Indriksons also needs adult helpers each Thursday on the club’s rides, which are held for beginner, intermediate and expert groups. He never falls short, he says. “Sometimes, I have more adults than kids,” he says with a chuckle. “They’re out there to give, to support, to teach and to share in their enthusiasm for the sport. I couldn’t do it these days without the support I have.”
Kids’ stuff
“The criteria to join is pretty simple,” Indriksons says. “Can you ride a bike? Can you switch gears? And can you keep up? If you’re seven years old and you can do all that, then you’re in.”
Hundreds have taken him up on the offer in the 17 years of the club’s existence, riding throughout the year and taking part in the annual year-end outing to Hornby Island’s Mount Geoffrey Nature Park trails. Others have moved into leadership roles, trusted with leading rides or performing as “sweepers” who follow in back and make sure nobody is left behind.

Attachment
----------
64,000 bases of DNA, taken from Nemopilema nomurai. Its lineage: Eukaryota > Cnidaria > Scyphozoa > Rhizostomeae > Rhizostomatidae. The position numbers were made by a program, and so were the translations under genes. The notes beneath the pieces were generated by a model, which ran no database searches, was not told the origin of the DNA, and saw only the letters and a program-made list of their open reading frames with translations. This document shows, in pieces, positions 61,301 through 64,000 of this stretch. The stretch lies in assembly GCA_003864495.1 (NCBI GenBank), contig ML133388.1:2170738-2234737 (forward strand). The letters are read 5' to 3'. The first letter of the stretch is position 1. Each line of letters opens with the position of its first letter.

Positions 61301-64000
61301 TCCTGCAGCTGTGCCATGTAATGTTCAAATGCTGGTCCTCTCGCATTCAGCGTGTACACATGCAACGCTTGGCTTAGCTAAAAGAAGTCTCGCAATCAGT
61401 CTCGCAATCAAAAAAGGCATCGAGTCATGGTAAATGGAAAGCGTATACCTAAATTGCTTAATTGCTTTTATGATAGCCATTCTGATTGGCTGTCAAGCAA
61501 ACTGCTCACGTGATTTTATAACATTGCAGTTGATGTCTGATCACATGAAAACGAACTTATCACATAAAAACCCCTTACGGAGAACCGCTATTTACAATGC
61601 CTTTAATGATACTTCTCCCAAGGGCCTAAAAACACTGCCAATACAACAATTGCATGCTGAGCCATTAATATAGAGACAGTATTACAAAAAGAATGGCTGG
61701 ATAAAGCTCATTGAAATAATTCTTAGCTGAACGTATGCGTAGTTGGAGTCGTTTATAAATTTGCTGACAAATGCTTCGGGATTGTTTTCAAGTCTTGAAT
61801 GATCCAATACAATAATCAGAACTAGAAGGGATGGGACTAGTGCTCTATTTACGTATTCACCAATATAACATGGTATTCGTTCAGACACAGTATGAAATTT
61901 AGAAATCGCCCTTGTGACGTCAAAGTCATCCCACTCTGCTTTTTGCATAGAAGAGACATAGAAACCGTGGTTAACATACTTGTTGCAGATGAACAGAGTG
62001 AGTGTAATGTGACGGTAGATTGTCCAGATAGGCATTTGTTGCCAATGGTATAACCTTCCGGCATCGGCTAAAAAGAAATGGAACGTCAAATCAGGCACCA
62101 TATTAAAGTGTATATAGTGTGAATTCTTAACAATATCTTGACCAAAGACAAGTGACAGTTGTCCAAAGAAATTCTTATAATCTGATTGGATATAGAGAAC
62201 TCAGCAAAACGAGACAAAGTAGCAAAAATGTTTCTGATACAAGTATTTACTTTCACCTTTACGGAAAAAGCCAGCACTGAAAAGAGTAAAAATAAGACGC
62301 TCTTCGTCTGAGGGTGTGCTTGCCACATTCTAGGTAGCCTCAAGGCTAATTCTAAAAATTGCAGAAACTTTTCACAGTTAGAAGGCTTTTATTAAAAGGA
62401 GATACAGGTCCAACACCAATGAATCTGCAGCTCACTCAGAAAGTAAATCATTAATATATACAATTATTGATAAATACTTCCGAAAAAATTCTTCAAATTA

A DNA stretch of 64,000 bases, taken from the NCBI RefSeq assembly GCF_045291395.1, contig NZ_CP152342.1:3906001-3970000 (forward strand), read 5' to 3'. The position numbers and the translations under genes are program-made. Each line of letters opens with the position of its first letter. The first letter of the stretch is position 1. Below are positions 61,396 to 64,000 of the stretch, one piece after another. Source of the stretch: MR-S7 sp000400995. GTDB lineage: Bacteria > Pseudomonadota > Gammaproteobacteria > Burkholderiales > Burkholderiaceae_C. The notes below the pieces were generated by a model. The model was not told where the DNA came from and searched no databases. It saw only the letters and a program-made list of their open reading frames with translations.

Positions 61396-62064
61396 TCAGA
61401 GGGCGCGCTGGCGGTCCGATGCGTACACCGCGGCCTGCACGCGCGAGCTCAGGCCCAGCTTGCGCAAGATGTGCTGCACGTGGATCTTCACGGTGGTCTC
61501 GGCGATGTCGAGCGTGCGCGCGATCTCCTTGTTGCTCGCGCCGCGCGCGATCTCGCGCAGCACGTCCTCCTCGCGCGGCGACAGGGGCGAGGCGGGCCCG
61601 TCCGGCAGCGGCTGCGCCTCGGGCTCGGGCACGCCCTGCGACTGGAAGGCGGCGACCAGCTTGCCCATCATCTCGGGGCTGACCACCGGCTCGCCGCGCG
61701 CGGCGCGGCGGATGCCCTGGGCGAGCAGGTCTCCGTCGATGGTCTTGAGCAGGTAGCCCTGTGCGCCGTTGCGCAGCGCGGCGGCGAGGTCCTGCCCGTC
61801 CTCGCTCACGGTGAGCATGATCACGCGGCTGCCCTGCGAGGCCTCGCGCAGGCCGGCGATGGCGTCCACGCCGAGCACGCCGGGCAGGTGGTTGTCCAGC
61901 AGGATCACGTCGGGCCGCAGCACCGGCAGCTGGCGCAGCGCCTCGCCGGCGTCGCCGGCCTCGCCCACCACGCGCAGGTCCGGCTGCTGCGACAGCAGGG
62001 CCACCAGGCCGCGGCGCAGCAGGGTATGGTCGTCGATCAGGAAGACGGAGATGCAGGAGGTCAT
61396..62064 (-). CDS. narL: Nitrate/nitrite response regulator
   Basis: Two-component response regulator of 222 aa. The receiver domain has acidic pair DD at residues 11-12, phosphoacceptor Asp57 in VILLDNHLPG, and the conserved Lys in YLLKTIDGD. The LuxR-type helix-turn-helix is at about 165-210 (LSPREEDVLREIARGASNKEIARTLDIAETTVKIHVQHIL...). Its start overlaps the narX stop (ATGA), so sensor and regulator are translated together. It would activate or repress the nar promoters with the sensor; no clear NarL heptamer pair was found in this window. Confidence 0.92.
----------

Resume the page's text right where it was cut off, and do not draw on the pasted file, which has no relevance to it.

“It’s about the thousands of little stories, the thousands of things I see,” says Indriksons. “For example, we have a little girl who started out here barely able to ride a bike. She’s at the end of the group, barely hanging on. Everything stops her. A root. A log. Everything. But now, she’s a confident, skilled little rider. She’s at the front; she’s taking on leadership roles.”
The club isn’t for everybody, of course. But those who enjoy it, ultimately become part of something much bigger. Part of a family of riders who often return after they’ve moved on to secondary school and beyond, into adulthood.
“It speaks to the family that we are,” says Indriksons. “It’s a place to belong. A place to hang out. A place to share.”
In other words, it’s just what the doctor ordered.

Photos: Harry Indriksons and the QBES Bike Club, riders who regularly hit the trails with the club.